Office of Labor-Management Standards (OLMS)
U.S. Department of Labor
Employment Standards Administration
Office of Labor-Management Standards
Boston District Office
JFK Federal Building
Boston, MA 02203
(617)624-6690 Fax: (617)624-6606
October 12, 2007
Mr. Robert Butler, Secretary-Treasurer
Sheet Metal Workers New England District Council
1157 Adams Street
Dorchester, MA 02124
Re: Case Number
LM File Number:515-426
Dear Mr. Butler:
This office has recently completed an audit of the Sheet Metal Workers International Association New England District Council under the Compliance Audit Program (CAP) to determine your organization's compliance with the provisions of the Labor-Management Reporting and Disclosure Act of 1959 (LMRDA). As discussed during the exit interview with you on October 11, 2007, the following problems were disclosed during the CAP. The matters listed below are not an exhaustive list of all possible problem areas since the audit conducted was limited in scope.
Title II of the LMRDA establishes certain reporting and recordkeeping requirements. Section 206 requires, among other things, that labor organizations maintain adequate records for at least five years by which each receipt and disbursement of funds, as well as all account balances, can be verified, explained, and clarified. As a general rule, labor organizations must maintain all records used or received in the course of union business.
For disbursements, this includes not only original bills, invoices, receipts, vouchers, and applicable resolutions, but also documentation showing the nature of the union business requiring the disbursement, the goods or services received, and the identity of the recipient(s) of the goods or services. In most instances, this documentation requirement can be satisfied with a sufficiently descriptive expense receipt or invoice. If an expense receipt is not sufficiently descriptive, a union officer or employee should write a note on it providing the additional information. For money it receives, the labor organization must keep at least one record showing the date, amount, purpose, and source of that money. The labor organization must also retain bank records for all accounts.
The audit of the Sheet Metal Workers New England District Council records for the 2006 fiscal year revealed the following recordkeeping violations:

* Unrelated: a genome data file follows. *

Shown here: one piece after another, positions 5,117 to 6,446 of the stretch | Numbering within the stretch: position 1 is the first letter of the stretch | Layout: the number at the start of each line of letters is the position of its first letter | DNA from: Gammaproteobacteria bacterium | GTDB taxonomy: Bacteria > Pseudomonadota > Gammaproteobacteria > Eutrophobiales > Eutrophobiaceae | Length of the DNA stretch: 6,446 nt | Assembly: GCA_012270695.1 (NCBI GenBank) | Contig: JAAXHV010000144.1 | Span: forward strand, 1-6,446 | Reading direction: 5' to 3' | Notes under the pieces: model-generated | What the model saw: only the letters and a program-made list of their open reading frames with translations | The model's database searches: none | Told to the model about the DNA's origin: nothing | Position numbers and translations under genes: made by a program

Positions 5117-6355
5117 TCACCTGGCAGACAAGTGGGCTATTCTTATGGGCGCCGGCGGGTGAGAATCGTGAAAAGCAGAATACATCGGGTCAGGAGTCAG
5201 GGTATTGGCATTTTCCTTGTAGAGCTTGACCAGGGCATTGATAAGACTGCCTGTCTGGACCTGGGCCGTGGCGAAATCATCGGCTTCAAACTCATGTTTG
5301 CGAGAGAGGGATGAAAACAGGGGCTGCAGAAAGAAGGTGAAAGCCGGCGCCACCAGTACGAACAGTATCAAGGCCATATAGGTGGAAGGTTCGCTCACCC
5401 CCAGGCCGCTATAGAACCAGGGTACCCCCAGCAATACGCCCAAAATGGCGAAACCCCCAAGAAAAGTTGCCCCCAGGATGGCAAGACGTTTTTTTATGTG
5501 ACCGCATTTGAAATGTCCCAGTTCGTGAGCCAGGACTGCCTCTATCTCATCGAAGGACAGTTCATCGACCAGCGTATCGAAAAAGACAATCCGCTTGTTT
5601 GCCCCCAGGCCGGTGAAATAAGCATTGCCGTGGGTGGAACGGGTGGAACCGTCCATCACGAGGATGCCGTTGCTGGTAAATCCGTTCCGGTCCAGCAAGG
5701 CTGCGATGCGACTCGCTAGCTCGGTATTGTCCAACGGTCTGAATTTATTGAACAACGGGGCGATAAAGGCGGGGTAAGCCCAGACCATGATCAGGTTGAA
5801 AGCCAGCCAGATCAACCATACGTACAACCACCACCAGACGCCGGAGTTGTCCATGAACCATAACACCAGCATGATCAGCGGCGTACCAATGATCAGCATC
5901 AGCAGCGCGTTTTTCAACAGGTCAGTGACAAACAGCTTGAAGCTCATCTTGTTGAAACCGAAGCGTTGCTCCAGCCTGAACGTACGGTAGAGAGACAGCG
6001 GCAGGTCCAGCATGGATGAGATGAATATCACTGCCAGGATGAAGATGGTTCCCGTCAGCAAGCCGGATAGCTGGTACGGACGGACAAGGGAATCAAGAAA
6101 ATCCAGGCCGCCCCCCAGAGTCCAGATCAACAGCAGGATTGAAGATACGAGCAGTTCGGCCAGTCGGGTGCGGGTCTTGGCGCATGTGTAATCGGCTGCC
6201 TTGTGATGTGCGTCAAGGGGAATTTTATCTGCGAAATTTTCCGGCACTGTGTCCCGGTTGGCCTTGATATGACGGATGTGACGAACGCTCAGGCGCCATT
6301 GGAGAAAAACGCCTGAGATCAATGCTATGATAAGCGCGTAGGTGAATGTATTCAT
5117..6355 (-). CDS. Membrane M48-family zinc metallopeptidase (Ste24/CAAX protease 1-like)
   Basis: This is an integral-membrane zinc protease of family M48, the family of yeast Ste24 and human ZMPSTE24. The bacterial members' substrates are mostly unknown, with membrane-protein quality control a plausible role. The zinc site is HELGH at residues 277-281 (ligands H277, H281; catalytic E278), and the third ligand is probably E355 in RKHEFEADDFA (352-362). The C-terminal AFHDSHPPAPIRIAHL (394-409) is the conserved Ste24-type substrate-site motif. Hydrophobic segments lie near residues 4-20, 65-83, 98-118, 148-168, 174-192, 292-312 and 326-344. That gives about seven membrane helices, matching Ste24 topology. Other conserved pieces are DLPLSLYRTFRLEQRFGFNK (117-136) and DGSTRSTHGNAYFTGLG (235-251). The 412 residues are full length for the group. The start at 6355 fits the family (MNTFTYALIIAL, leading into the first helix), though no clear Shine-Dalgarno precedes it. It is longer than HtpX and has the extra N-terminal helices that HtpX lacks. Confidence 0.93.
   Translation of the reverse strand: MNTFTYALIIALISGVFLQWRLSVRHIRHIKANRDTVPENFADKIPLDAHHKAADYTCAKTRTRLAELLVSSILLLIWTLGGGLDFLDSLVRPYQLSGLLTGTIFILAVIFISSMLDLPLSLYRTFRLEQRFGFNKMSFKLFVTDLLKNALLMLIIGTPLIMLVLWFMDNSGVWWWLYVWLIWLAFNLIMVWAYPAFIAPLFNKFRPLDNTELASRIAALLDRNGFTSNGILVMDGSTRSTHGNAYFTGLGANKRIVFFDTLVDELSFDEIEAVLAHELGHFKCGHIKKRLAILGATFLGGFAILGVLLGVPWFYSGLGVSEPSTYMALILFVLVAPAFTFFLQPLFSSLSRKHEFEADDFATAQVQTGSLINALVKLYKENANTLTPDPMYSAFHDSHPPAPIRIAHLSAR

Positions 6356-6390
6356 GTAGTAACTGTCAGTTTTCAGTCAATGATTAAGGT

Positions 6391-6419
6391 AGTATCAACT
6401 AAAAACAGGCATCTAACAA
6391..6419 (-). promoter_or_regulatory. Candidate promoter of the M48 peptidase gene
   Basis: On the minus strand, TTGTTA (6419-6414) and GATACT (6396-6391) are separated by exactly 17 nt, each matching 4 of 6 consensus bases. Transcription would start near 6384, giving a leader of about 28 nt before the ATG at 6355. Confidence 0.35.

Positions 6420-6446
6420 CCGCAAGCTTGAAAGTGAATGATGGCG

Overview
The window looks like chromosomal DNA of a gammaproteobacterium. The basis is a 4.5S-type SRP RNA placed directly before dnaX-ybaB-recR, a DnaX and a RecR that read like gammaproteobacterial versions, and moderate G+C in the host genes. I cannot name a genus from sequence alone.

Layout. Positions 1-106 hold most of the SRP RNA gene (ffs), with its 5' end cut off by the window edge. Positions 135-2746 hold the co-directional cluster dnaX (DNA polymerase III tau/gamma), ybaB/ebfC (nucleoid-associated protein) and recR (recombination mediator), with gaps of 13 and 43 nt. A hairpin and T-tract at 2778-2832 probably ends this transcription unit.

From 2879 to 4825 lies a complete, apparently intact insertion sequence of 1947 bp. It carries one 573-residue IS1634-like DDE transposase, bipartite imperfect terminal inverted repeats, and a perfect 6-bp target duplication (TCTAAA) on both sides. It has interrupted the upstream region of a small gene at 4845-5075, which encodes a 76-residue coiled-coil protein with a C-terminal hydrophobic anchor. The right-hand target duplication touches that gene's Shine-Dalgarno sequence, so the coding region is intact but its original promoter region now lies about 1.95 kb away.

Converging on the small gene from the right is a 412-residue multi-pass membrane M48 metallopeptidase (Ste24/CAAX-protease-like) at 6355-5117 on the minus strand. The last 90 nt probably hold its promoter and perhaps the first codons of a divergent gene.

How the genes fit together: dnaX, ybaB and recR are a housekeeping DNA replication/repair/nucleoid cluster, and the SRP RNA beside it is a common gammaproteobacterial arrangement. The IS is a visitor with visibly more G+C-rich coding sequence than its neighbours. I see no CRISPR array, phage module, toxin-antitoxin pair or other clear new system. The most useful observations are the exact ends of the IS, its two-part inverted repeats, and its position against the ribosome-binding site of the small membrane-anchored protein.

1. Receipt Dates not Recorded
Entries in the New England District Council's general ledger reflect the date the union deposited money, but not the date money was received. For example, on December 12, 2006, the union deposited an aggregate total of $2,325.00. Check stubs from payments of the various member locals could account for only $2,025.00, leaving $300.00 in question. Union receipts records must show the date of receipt and the source of the money. The date of receipt is required to verify, explain, or clarify amounts required to be reported in Statement B (Receipts and Disbursements) of the LM-3. The LM-3 instructions for Statement B state that the labor organization must record receipts when it actually receives money and disbursements when it actually pays out money. Failure to record the date money was received could result in the union reporting some receipts for a different year than when it actually received them.
2. General Reimbursed Expenses
Sheet Metal Workers New England District Council did not retain adequate documentation for reimbursed expenses incurred by member locals totaling at least $1,638.17. For example, the union did not maintain documentation for $1,036.56 in expenses related to quarterly meetings and $572.00 for flights and other travel expenses.
As previously noted above, labor organizations must retain original receipts, bills, and vouchers for all disbursements. The president and treasurer (or corresponding principal officers) of your union, who are required to sign your union's LM report, are responsible for properly maintaining union records.
3. Meal Expenses
The New England District Council did not require officers and employees to submit itemized receipts for meal expenses totaling at least $1,036.56. The union must maintain itemized receipts provided by restaurants to officers and employees. These itemized receipts are necessary to determine if such disbursements are for union business purposes and to sufficiently fulfill the recordkeeping requirement of LMRDA Section 206.